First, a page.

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If you were a fan of her pandan lamington, you’re going to love what Sydney pastry chef Yu-ching Lee has planned for her next residency at Boon Cafe.
Shaun Quade is collaborating with a fragrance specialist for what is sure to be an unusual dinner.
Where to eat, drink, stay and what to do during Rio de Janeiro's biggest fiesta yet.
What do I do with the cuts of beef labelled “asado” I see at my local butchery?
We conduct a blind tasting with some of Sydney’s leading coffee experts to find out.
Owner Victor Liong cites problems with the space at the root of the problem.
An update of the classic Old Fashioned with a bit of island flair.
They’re calling it Africola Rock’n Rola. And it’s going to be rollicking.
Welcome to the countdown to this year's Gourmet Traveller Restaurant Awards, our salute to the talent delivering the finest eating and drinking in the country. Here are the finalists.
Null Stern Hotel in Switzerland is breaking all the rules.
Looking to pair your gin with more than just tonic? These gin cocktails work wonders with your favourite botanical-based spirit.
Flans of all kinds are served all across Latin America. This version is something of a cross between a creme caramel and a cheesecake, dense with cream cheese and rich with amber caramel. It can be made a day or two ahead, although the temptation to sneak a spoonful will be almost overwhelming.
Sticky sweet maple syrup is well-known for being poured down towers of pancakes and waffles, but it's also the perfect sweetener for a variety of other recipes.
If winter is starting to feel a tad bleak, turn to these sparkling wine recipes to liven things up. In terms of alcohol, you needn't be too strict; Champagne, prosecco or a sparkling moscato will do. Sante.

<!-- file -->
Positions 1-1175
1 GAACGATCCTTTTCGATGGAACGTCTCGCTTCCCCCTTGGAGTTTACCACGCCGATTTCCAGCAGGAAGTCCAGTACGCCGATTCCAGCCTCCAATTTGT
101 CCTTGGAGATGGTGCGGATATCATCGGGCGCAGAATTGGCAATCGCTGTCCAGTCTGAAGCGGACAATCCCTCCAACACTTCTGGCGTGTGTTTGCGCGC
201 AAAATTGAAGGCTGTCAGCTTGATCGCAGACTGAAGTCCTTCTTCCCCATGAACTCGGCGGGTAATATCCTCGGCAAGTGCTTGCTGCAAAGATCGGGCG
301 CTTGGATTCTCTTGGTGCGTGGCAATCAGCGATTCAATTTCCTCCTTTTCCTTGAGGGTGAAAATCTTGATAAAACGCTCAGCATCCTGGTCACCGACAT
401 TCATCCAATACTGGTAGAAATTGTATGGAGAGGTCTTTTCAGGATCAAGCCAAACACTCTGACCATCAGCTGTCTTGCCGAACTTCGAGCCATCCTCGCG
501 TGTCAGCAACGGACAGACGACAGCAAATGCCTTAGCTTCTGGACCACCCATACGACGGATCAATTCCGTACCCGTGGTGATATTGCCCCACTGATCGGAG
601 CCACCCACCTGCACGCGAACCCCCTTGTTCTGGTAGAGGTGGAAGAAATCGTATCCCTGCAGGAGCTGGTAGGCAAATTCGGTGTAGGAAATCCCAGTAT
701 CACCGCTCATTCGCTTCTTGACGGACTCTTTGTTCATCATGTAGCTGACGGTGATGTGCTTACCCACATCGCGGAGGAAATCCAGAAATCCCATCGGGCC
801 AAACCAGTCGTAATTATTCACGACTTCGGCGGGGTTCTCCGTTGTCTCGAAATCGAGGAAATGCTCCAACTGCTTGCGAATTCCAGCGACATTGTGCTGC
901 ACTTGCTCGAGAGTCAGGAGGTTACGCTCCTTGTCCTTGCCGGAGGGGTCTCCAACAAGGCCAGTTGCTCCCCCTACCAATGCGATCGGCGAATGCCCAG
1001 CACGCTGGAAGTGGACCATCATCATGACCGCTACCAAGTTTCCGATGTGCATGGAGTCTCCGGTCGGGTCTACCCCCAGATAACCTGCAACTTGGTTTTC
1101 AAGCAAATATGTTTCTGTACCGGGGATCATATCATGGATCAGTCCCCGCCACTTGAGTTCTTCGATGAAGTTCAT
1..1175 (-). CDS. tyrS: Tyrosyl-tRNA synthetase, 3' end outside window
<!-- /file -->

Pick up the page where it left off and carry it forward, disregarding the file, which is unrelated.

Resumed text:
As the nights get longer and darker, so do the leafy greens. From a hearty wild rabbit teamed with cavolo nero and olives, to a warming broccoli soup with creme fraiche and hazelnuts, here are our favourite ways to work your winter greens this season.
It seems there are two extremes when it comes to Italian sweets. There are the Rococo extravaganzas turned out by pasticcerie and then there are the home-made desserts: rustic, simple and uncomplicated. One of the simplest of these would have to be crostata di marmellata, a case of crumbly short pastry filled with jam and decorated with a lattice pastry top.
It’s all about getting the basics right. Pasta frolla is the sweet pastry dough of Italy, dating back to the late Renaissance. As with pastry-making anywhere in the world, each cook swears by their own recipe. Some versions call for whole eggs, others for yolks only; some swear a bit of lard is the secret to a tender crumb while others are adamant it’s only butter that should be used. Whatever the recipe, a certain lightness of touch is paramount, as is ample resting time.
Once you’ve got the pastry mastered, it’s a simple task to fill it with jam but it’s important to use a top-quality preserve. Don’t be tempted to cut corners and substitute whatever jam you happen to have in the pantry, unless you happen to stock the absolute top-notch stuff. Home-made jam is a better way to go and it’s a simple task to whip up some of your own.
Rhubarb’s natural tartness is perfect for this recipe because it prevents the crostata from being cloyingly sweet, but you can use any fruit in season and follow your favourite jam or marmalade recipe.
The trickiest part of this crostata is the lattice top. Re-roll the pastry scraps left over from lining the tart tin and chill them well. Then work quickly to form the lattice, returning the pieces to the refrigerator if they become too soft to handle. Don’t get yourself all tied up in knots – this is a rustic dish, after all. Any imperfections can be disguised with a heavy dusting of icing sugar and a generous dollop of cream or mascarpone.